The North and South fought to control the railroad lines that crossed in this small town twice “” the first time, at the infamous Battle of Shiloh.
By Gerald C. Hammon, F275831
By April 1862, the American Civil War had been under way for a year and any thought that the conflict would be short or easy had faded. The North and the South learned the true horror of war when the two sides met in a terrible melee near Shiloh Methodist Church in southern Tennessee. In this two-day conflict, later called the Battle of Shiloh, 24,000 men were killed, wounded, or missing before the armies pulled apart.
The losses were a true wake-up call to both the Union and the Confederacy. No one had imagined such a toll could result from a two-day battle. To put the loss in perspective, as of the end of February 2007, the United States had lost more than 3,100 men and women in Iraq in the few years since the war began, and Americans everywhere feel the loss. Now imagine casualties nearly eight times that figure.
Twenty-three miles away from where the fighting took place, two railroads met at right angles and crossed each other. This was a time when railroads often chose different track gauges, meaning cars could not be interchanged. But these rail lines were of the same gauge, enhancing the crossing point as a place where freight cars could be easily switched from one line to the other. A small community, Corinth, had grown up around the rail intersection, and a depot sat beside it.
The war made this crossing the most valuable 22 acres in the United States, as one historian put it. The Union had to gain control of it to conquer the South. The Memphis and Charleston Railroad, one of the two railroads at Corinth, was the South’s primary east-west rail line. If that line could be severed, the South’s ability to continue the war would be badly hampered. Both sides understood the importance of controlling Corinth, and the battle of Shiloh was the immediate result.
After the Union victory at Shiloh, the Northern forces moved on toward Corinth, their original goal. Henry Halleck, the Union commander, was a cautious, even tedious man, according to some. The three armies under his command moved slowly along, developing massive fortifications at each stop until they were so close to Corinth they could hear the bugle calls of the Confederates and the whistles as trains came and went.
Confederate Commander P.G.T. Beauregard was neither cautious nor tedious, but he could see the handwriting on the wall. He was surrounded by three Union armies and if he stayed and fought, the Confederates risked annihilation. In a master stroke, Beauregard managed to extract his forces during the night of May 29, leaving behind lit campfires, wooden poles placed to look like cannons, and a few buglers who would sound calls until they could slip away after the troops had departed down the Mobile and Ohio Railroad. On the morning of May 30, the Union forces realized the trenches at their front were empty. They had control of the railroads, at least for a time.
By late September of that year, the Confederate strategy in Mississippi was focused on retaking Corinth and the vital railroad junction. Confederate General Earl Van Dorn, along with the army of General Sterling Price, headed toward Corinth with 21,000 men in the vanguard. They would face 23,000 Union soldiers under General William Rosecrans. More importantly, they would face a city that now had been surrounded by massive artillery positions and earthworks. In spite of that, the Southern attack almost succeeded.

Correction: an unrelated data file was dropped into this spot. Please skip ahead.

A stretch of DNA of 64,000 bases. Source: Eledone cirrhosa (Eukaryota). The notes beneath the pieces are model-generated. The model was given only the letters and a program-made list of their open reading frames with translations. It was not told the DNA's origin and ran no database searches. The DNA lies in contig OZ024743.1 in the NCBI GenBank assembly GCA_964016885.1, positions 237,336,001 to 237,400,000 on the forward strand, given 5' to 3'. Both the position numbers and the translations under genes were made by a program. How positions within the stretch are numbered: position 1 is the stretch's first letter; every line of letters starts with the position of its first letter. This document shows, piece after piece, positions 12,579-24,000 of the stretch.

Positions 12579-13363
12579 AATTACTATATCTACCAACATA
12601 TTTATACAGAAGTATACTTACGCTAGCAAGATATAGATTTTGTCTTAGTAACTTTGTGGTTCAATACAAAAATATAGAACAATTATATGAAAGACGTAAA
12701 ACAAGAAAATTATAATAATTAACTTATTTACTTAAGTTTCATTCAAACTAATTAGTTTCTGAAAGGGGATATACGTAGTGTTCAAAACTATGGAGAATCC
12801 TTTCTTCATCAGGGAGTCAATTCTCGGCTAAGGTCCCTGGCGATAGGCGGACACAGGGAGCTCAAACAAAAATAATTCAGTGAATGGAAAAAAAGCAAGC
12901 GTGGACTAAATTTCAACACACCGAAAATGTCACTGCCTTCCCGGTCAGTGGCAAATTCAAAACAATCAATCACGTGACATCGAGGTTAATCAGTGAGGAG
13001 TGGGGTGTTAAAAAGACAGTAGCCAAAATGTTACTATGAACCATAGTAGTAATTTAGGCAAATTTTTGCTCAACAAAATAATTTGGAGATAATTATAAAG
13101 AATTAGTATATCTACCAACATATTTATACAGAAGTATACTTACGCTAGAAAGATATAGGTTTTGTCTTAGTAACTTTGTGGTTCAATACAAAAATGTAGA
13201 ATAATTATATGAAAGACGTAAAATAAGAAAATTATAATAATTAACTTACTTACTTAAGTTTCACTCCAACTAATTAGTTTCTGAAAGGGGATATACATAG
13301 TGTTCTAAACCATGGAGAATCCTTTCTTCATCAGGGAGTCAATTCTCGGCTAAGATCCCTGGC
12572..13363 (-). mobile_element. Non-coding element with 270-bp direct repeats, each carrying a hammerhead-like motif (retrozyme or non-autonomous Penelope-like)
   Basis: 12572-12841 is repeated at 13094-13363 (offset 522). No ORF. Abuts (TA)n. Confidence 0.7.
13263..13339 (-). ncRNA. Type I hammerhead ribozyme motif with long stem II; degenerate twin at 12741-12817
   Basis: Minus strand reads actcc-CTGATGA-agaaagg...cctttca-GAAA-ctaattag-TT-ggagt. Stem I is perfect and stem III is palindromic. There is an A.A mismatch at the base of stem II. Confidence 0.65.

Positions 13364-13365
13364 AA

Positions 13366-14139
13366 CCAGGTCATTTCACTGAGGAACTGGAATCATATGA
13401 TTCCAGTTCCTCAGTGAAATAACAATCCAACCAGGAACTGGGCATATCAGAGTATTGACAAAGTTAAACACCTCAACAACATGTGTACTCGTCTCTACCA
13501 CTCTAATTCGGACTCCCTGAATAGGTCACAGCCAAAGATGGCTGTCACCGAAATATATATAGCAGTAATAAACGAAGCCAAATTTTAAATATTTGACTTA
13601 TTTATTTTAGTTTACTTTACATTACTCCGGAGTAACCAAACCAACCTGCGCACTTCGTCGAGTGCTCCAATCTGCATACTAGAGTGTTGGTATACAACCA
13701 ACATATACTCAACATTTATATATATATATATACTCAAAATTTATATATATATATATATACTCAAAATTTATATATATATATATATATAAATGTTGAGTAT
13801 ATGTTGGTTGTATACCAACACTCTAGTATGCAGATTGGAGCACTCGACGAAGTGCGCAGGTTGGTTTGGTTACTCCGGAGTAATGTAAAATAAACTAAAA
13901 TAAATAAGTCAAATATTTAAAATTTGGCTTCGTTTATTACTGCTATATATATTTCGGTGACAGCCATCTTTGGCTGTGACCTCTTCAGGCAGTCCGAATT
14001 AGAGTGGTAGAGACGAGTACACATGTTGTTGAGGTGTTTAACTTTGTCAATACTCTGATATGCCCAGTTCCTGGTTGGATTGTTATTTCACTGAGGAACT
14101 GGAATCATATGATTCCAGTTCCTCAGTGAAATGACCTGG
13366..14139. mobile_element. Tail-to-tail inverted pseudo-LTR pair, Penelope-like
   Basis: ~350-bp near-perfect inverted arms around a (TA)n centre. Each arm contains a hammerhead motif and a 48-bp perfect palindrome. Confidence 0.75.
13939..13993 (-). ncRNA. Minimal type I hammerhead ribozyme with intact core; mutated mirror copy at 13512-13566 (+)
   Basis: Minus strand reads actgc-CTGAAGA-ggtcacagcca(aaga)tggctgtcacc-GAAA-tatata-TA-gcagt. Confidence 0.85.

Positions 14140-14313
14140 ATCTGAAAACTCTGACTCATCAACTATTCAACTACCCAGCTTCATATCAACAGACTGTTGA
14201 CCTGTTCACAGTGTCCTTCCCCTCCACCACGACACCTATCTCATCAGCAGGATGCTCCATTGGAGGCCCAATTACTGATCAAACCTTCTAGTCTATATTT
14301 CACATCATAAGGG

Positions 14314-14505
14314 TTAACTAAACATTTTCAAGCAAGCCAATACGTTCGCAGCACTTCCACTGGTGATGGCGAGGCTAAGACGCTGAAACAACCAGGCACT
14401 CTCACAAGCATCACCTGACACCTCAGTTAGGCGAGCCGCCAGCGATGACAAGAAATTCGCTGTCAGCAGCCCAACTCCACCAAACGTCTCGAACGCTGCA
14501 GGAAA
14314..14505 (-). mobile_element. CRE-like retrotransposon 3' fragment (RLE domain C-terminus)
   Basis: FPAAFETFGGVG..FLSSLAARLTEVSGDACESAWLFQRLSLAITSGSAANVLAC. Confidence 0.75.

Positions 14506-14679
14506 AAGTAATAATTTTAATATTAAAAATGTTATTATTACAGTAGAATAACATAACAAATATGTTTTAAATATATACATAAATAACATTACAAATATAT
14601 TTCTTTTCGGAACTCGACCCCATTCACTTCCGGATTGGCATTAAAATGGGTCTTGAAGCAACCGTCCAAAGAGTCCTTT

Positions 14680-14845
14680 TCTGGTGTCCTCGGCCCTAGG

On October 3, 1862, Confederate troops overwhelmed a key artillery fort on the north side of Corinth and some troops actually reached the railroad crossover point before cannon fire from three other forts was directed at them. Caught in a massive crossfire, the Confederates were forced to retreat. They never were able to recapture the town. Only near the end of the war, when Corinth no longer had any strategic importance and the Union troops had withdrawn, could Confederate troops re-enter. It was an empty gesture.
Modern Corinth has capitalized on its Civil War history. Visitors to town can start at the Corinth Civil War Interpretive Center, which opened in 2004 and is operated by the National Park Service. Appropriately, it was built on the site of Battery Robinett, a focal point of the Confederate attack and a key to the ultimate Union victory. As you proceed up the zigzag walk to the entrance, you will see bronze castings of the kind of battlefield debris that might have been left in front of Battery Robinett: shells, buttons, a canteen, a broken pair of glasses, bits of letters, even broken swords and rifles. At the entrance to the building is a bronze cast of six soldiers moving at the double-quick.
Inside are two separate theaters, one with a film recounting the horror that was Shiloh, the other depicting the siege and later Battle of Corinth itself. Other exhibits recall the role supplies played in times of war, as well as how fighting was often a pick and shovel exercise. A small gift shop completes the indoor facilities.
At the rear of the interpretive center is an outdoor courtyard featuring a fountain, a pool, and flowing water. Closer inspection reveals that the layout of the watercourse depicts the stream of American history from 1770 to 1870, beginning with a stone monument engraved with words from the Constitution of the United States. Water flowing from that monument passes by granite markers that cause ripples in the water, indicative of the troubled times that led up to the Civil War. The war itself is symbolized by a jumble of blocks with the names of major battles inscribed thereon; the bigger the block, the greater the number of casualties. The blocks break the water into two separate streams that are only reunited at war’s end. There, a reflection pool with quotations below the surface of the water gives you an opportunity to reflect on the meaning of the Civil War. This alone is worth a visit to the center.
The Corinth Civil War Interpretive Center is located at 501 W. Linden St. It is open from 8:30 a.m. to 4:30 p.m. daily, and admission is free. For more information, call (662) 287-9273 or visit www.nps.gov/shil.
The city provides a well-marked driving tour around Corinth that leads to places where major events in the siege and battle took place. These include a national cemetery, where many of the Union dead from the battles are buried. It is still an active cemetery, containing graves of soldiers killed as recently as the Iraq war.